DOI: http://dx.doi.org/10.18203/2319-2003.ijbcp20183502

Apalutamide: a better option for the treatment of non-metastatic castration resistant prostatic carcinoma

Raushan Kumar Ranjan, Akash Chandra

Abstract


Prostate cancer is cancer of the prostate, a gland in the male reproductive system. Most prostate cancers are slow growing; however, some grow relatively quickly. The cancer cells may spread from the prostate to other area of the body, particularly the bones and lymph nodes. Factors that increase the risk of prostate cancer include older age, a family history of the disease, and race. About 99% of cases occur in males over the age of 50. Clinical features include hematuria, dysuria (painful urination),nocturia(urination at night). Lower blood levels of vitami D may increase the risk of developing prostate cancer. Infection with the sexually transmitted diseases, chlamydia, gonorrhea, syphilis and prostatitis seem to increase risk of prostate cancer. Diagnosis can be confirmed by digital rectal examination (DRE) with prostate-specific antigen (PSA) blood test, cystoscopy, transrectal ultrasonography and biopsy (The removal of small pieces of the prostate for microscopic examination). Medicines like 5-alpha-reductase inhibitors (finasteride and dutasteride) reduce the overall risk of prostate cancer. Apalutamide, sold under the brand name Erleada, is a nonsteroidal antiandrogen (NSAA) medication which is used in the treatment of prostate cancer. It is specifically indicated for use in conjunction with castration in the treatment of non-metastatic castration-resistant prostate cancer (NM-CRPC). It is taken by mouth. Apalutamide was first described in 2007 and was approved for the treatment of prostate cancer in February 2018. Apalutamide is used in conjunction with castration, either via bilateral orchiectomy or gonadotropin-releasing hormone analogue (GnRH analogue) therapy, as a method of androgen deprivation therapy in the treatment of non-metastatic castration-resistant prostate cancer (NM-CRPC).


Keywords


Prostatitis, Nonsteroidal antiandrogen, Non-metastatic castration-resistant prostate cancer

Full Text:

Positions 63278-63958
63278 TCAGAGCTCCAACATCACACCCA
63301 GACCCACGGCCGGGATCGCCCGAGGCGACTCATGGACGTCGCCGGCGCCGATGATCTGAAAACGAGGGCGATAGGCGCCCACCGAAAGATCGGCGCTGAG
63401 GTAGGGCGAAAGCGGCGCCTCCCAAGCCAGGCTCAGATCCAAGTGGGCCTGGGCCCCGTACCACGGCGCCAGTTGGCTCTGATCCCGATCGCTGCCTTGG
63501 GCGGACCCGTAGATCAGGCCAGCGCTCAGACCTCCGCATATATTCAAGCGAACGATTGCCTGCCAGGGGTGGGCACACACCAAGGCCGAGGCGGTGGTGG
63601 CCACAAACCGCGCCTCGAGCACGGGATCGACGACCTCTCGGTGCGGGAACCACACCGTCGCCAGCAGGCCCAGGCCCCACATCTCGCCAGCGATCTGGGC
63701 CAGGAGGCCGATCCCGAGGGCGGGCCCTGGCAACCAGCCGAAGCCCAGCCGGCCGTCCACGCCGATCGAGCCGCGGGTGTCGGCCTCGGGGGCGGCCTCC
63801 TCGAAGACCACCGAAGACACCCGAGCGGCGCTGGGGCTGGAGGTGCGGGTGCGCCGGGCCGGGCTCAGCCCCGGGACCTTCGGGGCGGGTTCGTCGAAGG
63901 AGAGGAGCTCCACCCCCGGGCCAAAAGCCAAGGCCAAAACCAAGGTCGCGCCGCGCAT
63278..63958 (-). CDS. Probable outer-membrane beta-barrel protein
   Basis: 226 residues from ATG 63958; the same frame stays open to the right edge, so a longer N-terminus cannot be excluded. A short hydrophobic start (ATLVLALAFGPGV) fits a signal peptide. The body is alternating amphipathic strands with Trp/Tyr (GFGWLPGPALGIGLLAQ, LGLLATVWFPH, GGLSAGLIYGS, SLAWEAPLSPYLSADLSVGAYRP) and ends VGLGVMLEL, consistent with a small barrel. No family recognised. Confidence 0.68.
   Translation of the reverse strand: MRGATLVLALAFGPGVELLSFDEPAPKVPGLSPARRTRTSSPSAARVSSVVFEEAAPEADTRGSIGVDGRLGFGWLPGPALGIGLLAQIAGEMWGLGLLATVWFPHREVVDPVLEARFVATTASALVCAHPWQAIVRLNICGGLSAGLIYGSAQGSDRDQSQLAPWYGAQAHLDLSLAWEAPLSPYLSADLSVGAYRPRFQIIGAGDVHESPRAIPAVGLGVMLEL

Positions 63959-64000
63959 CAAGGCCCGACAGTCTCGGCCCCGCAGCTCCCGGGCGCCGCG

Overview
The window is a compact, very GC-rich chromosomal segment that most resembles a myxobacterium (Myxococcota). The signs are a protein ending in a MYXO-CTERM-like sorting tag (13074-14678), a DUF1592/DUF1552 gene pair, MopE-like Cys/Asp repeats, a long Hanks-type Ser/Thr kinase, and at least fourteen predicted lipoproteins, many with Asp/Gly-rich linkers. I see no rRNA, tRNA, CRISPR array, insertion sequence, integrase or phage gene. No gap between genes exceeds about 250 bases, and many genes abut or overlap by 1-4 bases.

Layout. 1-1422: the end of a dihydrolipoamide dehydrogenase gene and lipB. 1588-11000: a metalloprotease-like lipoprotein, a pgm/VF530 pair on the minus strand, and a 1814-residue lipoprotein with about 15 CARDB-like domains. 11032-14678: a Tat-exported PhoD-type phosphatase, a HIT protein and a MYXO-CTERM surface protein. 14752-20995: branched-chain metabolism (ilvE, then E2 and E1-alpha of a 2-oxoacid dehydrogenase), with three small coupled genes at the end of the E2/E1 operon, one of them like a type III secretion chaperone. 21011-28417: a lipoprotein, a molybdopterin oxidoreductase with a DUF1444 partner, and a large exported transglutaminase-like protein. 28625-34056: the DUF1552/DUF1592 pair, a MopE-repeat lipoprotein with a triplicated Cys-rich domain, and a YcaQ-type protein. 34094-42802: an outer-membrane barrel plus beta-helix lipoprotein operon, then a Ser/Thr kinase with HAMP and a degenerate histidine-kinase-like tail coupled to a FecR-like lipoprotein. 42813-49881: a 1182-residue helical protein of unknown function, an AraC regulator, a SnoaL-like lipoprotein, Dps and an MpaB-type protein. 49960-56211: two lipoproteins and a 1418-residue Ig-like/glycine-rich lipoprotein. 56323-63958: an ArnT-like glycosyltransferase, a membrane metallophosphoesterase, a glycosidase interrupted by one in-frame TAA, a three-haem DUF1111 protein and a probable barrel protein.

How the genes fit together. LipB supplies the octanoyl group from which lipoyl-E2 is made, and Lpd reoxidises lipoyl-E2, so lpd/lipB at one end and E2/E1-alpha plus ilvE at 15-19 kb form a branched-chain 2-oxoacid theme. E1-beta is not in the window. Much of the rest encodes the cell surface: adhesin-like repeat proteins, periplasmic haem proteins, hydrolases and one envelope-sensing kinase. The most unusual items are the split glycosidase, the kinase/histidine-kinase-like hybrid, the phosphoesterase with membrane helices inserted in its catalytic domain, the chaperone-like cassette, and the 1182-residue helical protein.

PDF

References


Miller DC, Hafez KS, Stewart A, Montie JE, Wei JT. Prostate carcinoma presentation, diagnosis, and staging: an update form the National Cancer Data Base. Cancer. September 2003;98(6):1169-78.

van der Cruijsen-Koeter IW, Vis AN, Roobol MJ, Wildhagen MF, de Koning HJ, van der Kwast TH, et al. Comparison of screen detected and clinically diagnosed prostate cancer in the European randomized study of screening for prostate cancer, section rotterdam. Urol. July 2005;174(1):121-5. PMID 15947595.

Hankey BF, Feuer EJ, Clegg LX, Hayes RB, Legler JM, Prorok PC, et al. Cancer surveillance series: interpreting trends in prostate cancer- part I: Evidence of the effects of screening in recent prostate cancer incidence, mortality, and survival rates. J Natl Cancer Inst. June 1999;91(12):1017-24.

Seruga B, Ocana A, Tannock IF. Drug resistance in metastatic castration-resistant prostate cancer. Nature Reviews Clinical Oncology. January 2011;8(1):12-23.

de Bono JS, Oudard S, Ozguroglu M, Hansen S, Machiels JP, Kocak I, et al. Prednisone plus cabazitaxel or mitoxantrone for metastatic castration-resistant prostate cancer progressing after docetaxel treatment: a randomised open-label trial. Lancet. October 2010;376(9747):1147-54.

Dellis AE, Papatsoris AG. Apalutamide: The established and emerging roles in the treatment of advanced prostate cancer. Expert Opin Investig Drugs. June 2018. (PMID 29856649).

Joseph JD, Lu N, Qian J, Sensintaffar J, Shao G, Brigham D, et al. A clinically relevant androgen receptor mutation confers resistance to second-generation antiandrogens enzalutamide and ARN-509. Cancer Discovery. September 2013;3(9):1020-9. (PMID 23779130).

Moilanen AM, Riikonen R, Oksala R, Ravanti L, Aho E, Wohlfahrt G, et al. Discovery of ODM-201, a new-generation androgen receptor inhibitor targeting resistance mechanism to androgen signaling-directed prostate cancer therapies. Scientific Reports. July 2015;5:12007. (PMID 26137992).

Ivachtchenko AV, Mitkin OD, Kudan EV, Rjahovsky AA, Vorobiev AA, Trifelenkov AS, et al. Preclinical Development of ONC1-13B, Novel Antiandrogen for Prostate Cancer Treatment. Journal of Cancer. 2014;5(2):133-42. (PMID 24494031).

Clegg NJ, Wongvipat J, Joseph JD, Tran C, Ouk S, Dilhas A, et al. ARN-509: a novel antiandrogen for prostate cancer treatment. Cancer Research. March 2012;72(6):1494-503. (PMID 22266222).

Pinto Á. Beyond abiraterone: new hormonal therapies for metastatic castration-resistant prostate cancer. Cancer Biology and Therapy. February 2014;15(2):149-55. (PMID 24100689).

Cockshott ID. Bicalutamide: clinical pharmacokinetics and metabolism. Clin Pharmacokinet. 2004;43(13):855-78. (PMID 15509184).

Rathkopf DE, Morris MJ, Fox JJ, Danila DC, Slovin SF, Hager JH, et al. Phase I study of ARN-509, a novel antiandrogen, in the treatment of castration-resistant prostate cancer. Journal of Clinical Oncology. October 2013;31(28):3525-30. PMC 3782148. (PMID 24002508).

Tran C, Ouk S, Clegg NJ, Chen Y, Watson PA, Arora V, et al. Development of a second-generation antiandrogen for treatment of advanced prostate cancer. Science. 2009;324(5928):787-90. PMC 2981508. (PMID 19359544).

Rathkopf DE, Morris MJ, Fox JJ, Danila DC, Slovin SF, Hager JH, et al. Phase I study of ARN-509, a novel antiandrogen, in the treatment of castration-resistant prostate cancer. J Clin Oncol. 2013;31(28):3525-30. PMC 3782148. (PMID 24002508).

Smith, MR, Liu G, Shreeve SM, Matheny S, Sosa A, Kheoh TS, et al. A randomized double-blind, comparative study of ARN-509 plus androgen deprivation therapy (ADT) versus ADT alone in nonmetastatic castration-resistant prostate cancer (M0-CRPC): The SPARTAN trial; 2014.